Category Archives: Blog

Updates and announcements Oct 2016

Over the past 7 months, we have had almost 30 screenings of Breathin’—at film festivals, museums, conferences, Universities, and at San Quentin. We are so grateful to all of our hosts, partners, and collaborators. The tremendous response motivates us to continue sharing Eddy’s story with a nationwide audience.

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Eddy at Boston Asian American Film Festival. Photo credit: Can Truong

Eddy at Boston Asian American Film Festival. Photo credit: Can Truong

Next up, we have screenings in Oakland, Charlotte, Austin, San Diego, Atlanta, and Philadelphia! Please help us spread the word!

Like our FB page for most recent updates: https://www.facebook.com/eddyzhengstory/
Website: www.eddyzhengstory.com
Twitter: https://twitter.com/AsianPrisonerSC

Thanks for all your love, encouragement, and support!

Bambu x Chops x Breathin’

New song by Bambu x Chops for BREATHIN’: THE EDDY ZHENG STORY!

(Featured in credits sequence of the documentary)

All footage in this video are deleted scenes from the documentary. A couple notes on footage to share:

(0:19): Eddy kept almost every letter he received while incarcerated. During one film shoot, he showed us these treasured items–pulling out boxes upon boxes from his closet. The letters (and the community support they represent) made a huge impact on Eddy’s survival, social/political development, and ultimate freedom.

(0:36): Eddy visits the resting place for his Grandparents. Eddy lived with his grandparents when he first came to the U.S., but was not able to have a relationship with them after he went to prison. In this scene, Eddy is able to pay his respects to them (making an exquisite flower bouquet), and reflect on his family’s secret of his incarceration.

BREATHIN’ Premiere!

A HUGE THANKS to all our supporters at the WORLD PREMIERE of Breathin’ at CAAMFest! We not only had three shows–at the Alamo Drafthouse in SF and The New Parkway in Oakland–but we sold out all three screenings! It was very special to premiere the film with friends and family, supporters and donors, and the vibrant community that has lifted up Eddy’s story and this documentary film project for over five years. Thank you so much for your enthusiasm and support!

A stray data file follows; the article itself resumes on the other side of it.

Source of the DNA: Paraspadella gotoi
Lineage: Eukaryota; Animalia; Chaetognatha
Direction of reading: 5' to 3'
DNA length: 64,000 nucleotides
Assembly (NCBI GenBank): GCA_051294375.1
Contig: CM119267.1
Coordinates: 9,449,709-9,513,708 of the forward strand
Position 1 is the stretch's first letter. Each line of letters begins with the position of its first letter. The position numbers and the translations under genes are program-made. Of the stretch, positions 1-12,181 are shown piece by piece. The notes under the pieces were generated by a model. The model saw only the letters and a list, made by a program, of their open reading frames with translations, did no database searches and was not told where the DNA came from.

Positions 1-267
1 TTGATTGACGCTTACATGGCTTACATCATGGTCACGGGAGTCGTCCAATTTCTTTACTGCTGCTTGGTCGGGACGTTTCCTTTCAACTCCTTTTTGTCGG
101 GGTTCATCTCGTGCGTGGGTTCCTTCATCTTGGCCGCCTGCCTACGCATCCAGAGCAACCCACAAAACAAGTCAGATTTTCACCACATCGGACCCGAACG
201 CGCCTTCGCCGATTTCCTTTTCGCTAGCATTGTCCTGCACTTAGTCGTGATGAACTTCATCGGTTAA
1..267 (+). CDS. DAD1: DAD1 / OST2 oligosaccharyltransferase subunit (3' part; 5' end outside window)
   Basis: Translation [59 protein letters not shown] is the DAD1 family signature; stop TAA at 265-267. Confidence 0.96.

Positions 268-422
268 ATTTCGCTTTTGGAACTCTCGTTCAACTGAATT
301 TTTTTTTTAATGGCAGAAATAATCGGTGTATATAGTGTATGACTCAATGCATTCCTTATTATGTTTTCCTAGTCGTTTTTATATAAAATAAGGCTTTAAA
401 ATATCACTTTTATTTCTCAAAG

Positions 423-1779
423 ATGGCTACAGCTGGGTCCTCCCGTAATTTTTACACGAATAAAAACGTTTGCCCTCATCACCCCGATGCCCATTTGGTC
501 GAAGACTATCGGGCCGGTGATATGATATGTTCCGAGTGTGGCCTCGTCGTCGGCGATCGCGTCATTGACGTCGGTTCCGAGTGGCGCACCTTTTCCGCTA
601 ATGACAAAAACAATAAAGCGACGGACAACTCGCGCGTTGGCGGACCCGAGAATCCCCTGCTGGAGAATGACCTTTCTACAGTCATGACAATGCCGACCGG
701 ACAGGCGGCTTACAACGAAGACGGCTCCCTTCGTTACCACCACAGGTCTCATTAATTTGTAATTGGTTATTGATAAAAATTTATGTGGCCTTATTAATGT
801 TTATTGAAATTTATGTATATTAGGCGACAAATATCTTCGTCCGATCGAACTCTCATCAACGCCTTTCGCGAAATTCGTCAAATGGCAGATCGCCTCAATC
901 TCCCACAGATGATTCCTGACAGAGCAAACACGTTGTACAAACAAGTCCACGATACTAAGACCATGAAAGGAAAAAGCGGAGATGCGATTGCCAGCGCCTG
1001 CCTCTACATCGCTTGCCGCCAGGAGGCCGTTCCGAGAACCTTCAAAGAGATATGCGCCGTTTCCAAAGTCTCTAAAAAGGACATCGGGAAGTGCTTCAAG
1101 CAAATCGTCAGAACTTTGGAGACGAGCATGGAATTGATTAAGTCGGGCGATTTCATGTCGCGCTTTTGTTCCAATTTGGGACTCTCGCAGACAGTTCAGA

It was a huge honor to win the AUDIENCE AWARD for Documentary Feature. Thank you to everyone who came to the screenings and voted!CAAMFest2016_AudienceAward resize

Breathin’ was also awarded the Honorable Mention in the Documentary Competition by the CAAMFest Jury.

“We are compelled to give an Honorable Mention award to Breathin’: The Eddy Zheng Story, directed by Ben Wang, for its celebration of Eddy Zheng’s resilience, strength, and transformation while exposing deep flaws in our criminal justice and immigration systems. An honest portrait of a man struggling to reconcile his past criminal actions with the role model and community activist he has become, the film deftly interweaves the story of Eddy’s journey from prison with humor and pathos making it evident that his is a story that needs to be shared.” – CAAM Documentary Competition Jury

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Outside the Alamo Drafthouse right before the premiere

Post-screening Q&A at the Alamo Drafthouse

Post-screening Q&A at the Alamo Drafthouse

The filmmaking crew!

The filmmaking crew!

Eddy and Ben with colleagues/friends after The New Parkway screening in Oakland

Eddy and Ben with colleagues/friends after The New Parkway screening in Oakland

Please like us on FaceBook for more pictures and updates: 

Screening BREATHIN’ at San Quentin

Athough the official World Premiere of Breathin’: The Eddy Zheng Story is on March 11 at CAAMFest, the Asian Prisoner Support Committee and I organized a special preview screening on February 29—at San Quentin State Prison. The screening was hosted by the San Quentin ROOTS program, a weekly class modeled after an Asian American Studies/Ethnic Studies curriculum that documentary subject Eddy Zheng helped co-found. ROOTS is one of the few programs in the nation that addresses the specific experiences of Asian and Pacific Islander (API) prisoners through cultural empowerment and community building activities.